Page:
Equipment: Variable power source, Method: First I got a meter ruler and stretched a meter of Constantine wire and taped it down at both ends. I then set up a circuit as in the diagram, complete with an amp meter and a voltmeter. I connected the wire at one end with a crocodile clip to the circuit and at the other end of the circuit I put a crocodile clip so I can change the length of nichrome wire in the circuit. For the first of the range, I put the second crocodile clip onto the wire at 10cm as marked on the ruler.
I turned on the power. I took the voltage and the current readings then I turned off the power. I did this for each length in the range and repeated the experiment 2 more times so it’s accurate. Diagram: Preliminary work: I did a preliminary test so I could see if the experiment produced useful results. I tested two lengths of wire and if there is a noticeable difference between the 2 then the experiment will be a success. Length Current (Amps) Voltage (Volts) Resistance (Ohms).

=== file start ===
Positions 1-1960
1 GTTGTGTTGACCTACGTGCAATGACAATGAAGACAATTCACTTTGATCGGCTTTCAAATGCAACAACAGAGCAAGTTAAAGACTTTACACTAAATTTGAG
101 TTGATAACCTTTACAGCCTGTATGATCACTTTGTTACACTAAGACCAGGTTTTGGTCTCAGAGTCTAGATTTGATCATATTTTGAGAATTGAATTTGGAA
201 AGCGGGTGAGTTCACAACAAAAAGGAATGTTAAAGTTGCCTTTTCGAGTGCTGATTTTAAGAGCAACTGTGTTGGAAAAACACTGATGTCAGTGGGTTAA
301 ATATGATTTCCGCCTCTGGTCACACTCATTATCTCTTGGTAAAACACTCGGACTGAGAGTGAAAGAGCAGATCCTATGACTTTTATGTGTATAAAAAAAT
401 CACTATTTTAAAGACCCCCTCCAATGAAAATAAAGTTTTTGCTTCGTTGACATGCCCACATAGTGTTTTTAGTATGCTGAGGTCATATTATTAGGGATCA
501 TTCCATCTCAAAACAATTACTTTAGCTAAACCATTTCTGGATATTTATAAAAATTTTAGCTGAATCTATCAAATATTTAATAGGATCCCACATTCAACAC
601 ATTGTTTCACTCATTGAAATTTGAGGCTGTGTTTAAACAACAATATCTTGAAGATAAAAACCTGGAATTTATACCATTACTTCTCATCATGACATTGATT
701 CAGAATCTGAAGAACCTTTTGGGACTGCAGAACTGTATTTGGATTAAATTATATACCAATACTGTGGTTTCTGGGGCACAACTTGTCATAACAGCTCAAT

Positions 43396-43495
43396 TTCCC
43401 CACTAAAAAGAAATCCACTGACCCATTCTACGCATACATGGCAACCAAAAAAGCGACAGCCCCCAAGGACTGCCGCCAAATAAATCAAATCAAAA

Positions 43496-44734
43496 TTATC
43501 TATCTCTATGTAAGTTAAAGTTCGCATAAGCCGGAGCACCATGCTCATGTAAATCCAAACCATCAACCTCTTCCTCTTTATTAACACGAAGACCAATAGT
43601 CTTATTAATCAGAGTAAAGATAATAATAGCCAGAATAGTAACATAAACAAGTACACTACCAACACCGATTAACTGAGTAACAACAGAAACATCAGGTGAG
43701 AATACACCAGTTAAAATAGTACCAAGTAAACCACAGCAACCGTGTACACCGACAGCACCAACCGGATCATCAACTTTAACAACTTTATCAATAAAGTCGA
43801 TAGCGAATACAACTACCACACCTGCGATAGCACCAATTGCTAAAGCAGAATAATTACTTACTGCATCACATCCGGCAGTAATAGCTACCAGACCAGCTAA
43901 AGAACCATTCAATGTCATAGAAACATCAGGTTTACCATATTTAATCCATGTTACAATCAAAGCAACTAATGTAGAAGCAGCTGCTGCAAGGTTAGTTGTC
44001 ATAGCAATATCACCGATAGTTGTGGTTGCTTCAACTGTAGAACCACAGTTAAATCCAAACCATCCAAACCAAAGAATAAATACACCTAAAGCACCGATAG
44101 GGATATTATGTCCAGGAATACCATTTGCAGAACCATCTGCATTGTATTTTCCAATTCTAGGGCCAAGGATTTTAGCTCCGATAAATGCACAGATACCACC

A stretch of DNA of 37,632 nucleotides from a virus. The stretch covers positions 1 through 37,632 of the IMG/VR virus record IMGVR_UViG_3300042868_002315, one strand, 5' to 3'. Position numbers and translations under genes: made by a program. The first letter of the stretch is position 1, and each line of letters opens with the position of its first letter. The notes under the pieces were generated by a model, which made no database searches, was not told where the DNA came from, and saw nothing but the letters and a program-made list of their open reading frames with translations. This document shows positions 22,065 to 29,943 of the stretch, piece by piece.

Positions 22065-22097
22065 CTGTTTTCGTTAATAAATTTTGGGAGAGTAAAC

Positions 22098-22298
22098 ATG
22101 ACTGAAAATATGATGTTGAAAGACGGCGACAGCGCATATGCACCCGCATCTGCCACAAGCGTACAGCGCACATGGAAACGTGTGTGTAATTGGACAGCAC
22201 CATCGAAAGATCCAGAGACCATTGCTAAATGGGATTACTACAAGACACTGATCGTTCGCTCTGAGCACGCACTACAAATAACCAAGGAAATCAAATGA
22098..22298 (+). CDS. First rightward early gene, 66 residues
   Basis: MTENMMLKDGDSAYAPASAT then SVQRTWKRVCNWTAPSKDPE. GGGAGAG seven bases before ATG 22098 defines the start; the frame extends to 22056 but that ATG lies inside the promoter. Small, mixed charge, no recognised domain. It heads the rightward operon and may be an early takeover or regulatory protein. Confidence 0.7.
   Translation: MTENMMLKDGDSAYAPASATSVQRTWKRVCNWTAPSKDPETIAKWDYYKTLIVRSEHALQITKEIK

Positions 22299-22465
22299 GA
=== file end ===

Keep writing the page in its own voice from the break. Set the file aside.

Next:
I have decided not to change the method of carrying out this experiment because the results suggest that there is a noticeable difference. Results: Test 1 Test 2 Test 3 Length (cm) Voltage (Volts) Current (Amps) Current (Amps) Current (Amps) Average (Amps) Resistance (Ohms).
Conclusion: I can see from the graph that my results are all reasonably close to the line; there aren’t any totally obvious anomalous results. I can see that the level of resistance goes up, as the length of wire gets longer, this shows that the length is directly proportional to the resistance. Which makes what I stated in the prediction is right, what I said in the prediction is – if I doubled the length of wire the resistance would also double. On the graph I have started to calculate the gradient.